Traditionally, Fair Isle knitting is done in the round, using circular or double-pointed needles, with the right side always facing, in only knit stitches. No more than two colors (a background color and a pattern color) are used in one round, or circular row, of knitting. The yarn not being used is carried across the back of the work, which is why it is called stranded knitting. Since the resulting knitted fabric has a double thickness, Fair Isle garments and accessories are very warm.
For the next several evenings, I concentrated in total silence, holding one color of yarn in my right hand and another in my left hand, slowly working my way around my circular needles, counting each stitch on each line of the pattern, and wrapping the unused yarn to create short strands on the back of my work. It was a little puckered, but it worked! I arrived at the second class with my completed swatch and managed to cut the steek without everything unraveling.
With that class out of the way, I was hot to get started on my mittens. I called Ingebretsen’s, my favorite source for all things Scandinavian, to order skeins of Rauma Finullgarn, a Norwegian fingering weight yarn for which the pattern called.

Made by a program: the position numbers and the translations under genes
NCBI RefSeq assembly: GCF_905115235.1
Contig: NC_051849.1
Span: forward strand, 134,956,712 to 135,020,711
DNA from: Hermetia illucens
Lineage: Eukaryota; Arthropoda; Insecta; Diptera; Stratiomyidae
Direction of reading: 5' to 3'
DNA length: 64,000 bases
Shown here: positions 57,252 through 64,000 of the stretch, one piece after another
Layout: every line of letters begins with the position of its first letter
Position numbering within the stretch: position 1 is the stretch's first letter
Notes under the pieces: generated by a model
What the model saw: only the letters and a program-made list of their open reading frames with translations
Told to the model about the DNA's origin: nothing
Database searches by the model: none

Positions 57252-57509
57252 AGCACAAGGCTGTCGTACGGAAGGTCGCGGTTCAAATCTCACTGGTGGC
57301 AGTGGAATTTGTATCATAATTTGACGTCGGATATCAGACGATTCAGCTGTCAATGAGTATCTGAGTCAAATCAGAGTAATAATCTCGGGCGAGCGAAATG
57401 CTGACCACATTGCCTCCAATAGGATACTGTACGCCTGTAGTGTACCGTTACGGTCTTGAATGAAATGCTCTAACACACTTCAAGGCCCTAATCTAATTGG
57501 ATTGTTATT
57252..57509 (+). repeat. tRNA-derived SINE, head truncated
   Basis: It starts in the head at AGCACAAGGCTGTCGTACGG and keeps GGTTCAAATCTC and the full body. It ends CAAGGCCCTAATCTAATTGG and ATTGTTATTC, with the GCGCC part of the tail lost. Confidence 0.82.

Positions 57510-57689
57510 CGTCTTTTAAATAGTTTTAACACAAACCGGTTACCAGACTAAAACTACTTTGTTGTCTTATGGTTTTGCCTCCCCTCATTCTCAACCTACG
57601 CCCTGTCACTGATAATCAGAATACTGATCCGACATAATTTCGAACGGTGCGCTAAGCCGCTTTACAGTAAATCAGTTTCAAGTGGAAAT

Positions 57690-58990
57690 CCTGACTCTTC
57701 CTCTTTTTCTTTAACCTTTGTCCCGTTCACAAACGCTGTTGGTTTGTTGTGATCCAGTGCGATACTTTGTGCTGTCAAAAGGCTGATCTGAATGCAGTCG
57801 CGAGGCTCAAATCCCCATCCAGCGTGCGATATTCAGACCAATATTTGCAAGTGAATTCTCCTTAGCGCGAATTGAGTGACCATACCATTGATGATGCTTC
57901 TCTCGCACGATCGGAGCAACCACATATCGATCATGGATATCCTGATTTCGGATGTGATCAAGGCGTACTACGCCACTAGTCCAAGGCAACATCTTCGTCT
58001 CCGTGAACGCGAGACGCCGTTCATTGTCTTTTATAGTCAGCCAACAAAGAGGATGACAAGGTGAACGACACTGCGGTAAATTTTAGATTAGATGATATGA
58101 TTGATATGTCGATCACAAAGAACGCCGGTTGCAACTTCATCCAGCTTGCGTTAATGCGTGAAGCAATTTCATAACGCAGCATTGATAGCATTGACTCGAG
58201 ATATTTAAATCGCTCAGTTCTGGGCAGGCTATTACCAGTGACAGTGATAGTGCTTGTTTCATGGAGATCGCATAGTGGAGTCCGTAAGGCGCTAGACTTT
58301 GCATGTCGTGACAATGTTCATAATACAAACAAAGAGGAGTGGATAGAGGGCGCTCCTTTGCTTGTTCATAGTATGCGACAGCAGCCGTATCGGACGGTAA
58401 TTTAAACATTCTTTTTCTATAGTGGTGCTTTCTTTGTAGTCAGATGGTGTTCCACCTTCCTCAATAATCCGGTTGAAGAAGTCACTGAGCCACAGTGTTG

When the Ingebretsen’s box arrived, I sequestered myself and cast on for my project. Whipping out the easy ribbed cuff, I changed to larger double-pointed needles and slowly started tackling the cuff diagram for the right mitten. A nifty twisted border came next, followed by the pattern for the back and palm of the hand. I increased for the thumb, using a modified steek. Reaching the decrease row, I started shaping the mitten’s pointed top. I finished with the thumb, matching up the pattern on the inside of the thumb with the pattern on the palm. It worked! Knitting the left mitten went much faster. Soon, I had a not-too-puckered pair of mittens that fit perfectly, all ready to wear next season!
The books I checked out to teach myself Fair Isle knitting and learn about its history were: The Very Easy Guide to Fair Isle Knitting, by Lynne Watterson; Alice Starmore’s Book of Fair Isle Knitting; 200 Fair Isle Motifs: A Knitter’s Directory and Fair Isle Style: 20 Fresh Designs for a Classic Technique, both by Mary Jane Muckelstone; Michael Pearson’s Traditional Knitting: Aran, Fair Isle and Fisher Ganseys; Scottish Knits: Colorwork & Cables with a Twist and Nordic Knits: 25 Stylish, Small Projects, both by Martin Storey; and Northern Knits Gifts: Thoughtful Projects Inspired by Folk Traditions, by Lucinda Guy. Selbuvotter: Biography of a Knitting Tradition, by Terri Shea, was another great resource. A Knit Picks tutorial called “Fair Isle or Stranded Knitting” and “Fair Isle 102: Securing Long Floats,” a post on the Osborn Fiber Studio blog, are bookmarked on my iPad.